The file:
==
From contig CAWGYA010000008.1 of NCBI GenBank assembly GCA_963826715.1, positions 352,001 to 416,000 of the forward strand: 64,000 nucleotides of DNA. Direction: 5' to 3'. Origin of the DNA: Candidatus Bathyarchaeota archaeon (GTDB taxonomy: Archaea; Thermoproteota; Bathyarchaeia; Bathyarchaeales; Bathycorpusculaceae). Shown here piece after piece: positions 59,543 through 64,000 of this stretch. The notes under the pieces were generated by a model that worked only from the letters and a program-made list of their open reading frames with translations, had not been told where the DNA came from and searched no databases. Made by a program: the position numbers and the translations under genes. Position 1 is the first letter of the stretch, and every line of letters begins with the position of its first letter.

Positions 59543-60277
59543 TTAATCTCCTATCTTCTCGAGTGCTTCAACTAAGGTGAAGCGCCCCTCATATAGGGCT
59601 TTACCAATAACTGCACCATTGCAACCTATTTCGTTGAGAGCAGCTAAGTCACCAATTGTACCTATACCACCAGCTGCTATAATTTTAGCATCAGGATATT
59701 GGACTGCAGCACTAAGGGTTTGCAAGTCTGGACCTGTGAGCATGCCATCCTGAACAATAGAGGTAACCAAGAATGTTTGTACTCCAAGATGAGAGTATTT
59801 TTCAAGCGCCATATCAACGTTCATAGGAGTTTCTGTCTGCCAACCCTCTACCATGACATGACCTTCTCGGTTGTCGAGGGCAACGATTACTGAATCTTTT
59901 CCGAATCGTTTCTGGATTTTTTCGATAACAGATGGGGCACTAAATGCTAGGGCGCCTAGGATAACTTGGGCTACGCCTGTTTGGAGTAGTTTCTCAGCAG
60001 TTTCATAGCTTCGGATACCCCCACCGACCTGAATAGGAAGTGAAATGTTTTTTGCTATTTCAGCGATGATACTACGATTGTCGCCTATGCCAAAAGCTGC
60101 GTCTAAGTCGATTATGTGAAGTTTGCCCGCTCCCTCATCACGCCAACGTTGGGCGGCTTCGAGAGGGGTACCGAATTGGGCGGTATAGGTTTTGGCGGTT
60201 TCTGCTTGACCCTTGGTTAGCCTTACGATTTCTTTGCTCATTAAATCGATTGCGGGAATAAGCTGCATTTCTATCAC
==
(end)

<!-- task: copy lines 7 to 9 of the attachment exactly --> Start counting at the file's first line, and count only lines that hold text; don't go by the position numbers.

59901 CCGAATCGTTTCTGGATTTTTTCGATAACAGATGGGGCACTAAATGCTAGGGCGCCTAGGATAACTTGGGCTACGCCTGTTTGGAGTAGTTTCTCAGCAG
60001 TTTCATAGCTTCGGATACCCCCACCGACCTGAATAGGAAGTGAAATGTTTTTTGCTATTTCAGCGATGATACTACGATTGTCGCCTATGCCAAAAGCTGC
60101 GTCTAAGTCGATTATGTGAAGTTTGCCCGCTCCCTCATCACGCCAACGTTGGGCGGCTTCGAGAGGGGTACCGAATTGGGCGGTATAGGTTTTGGCGGTT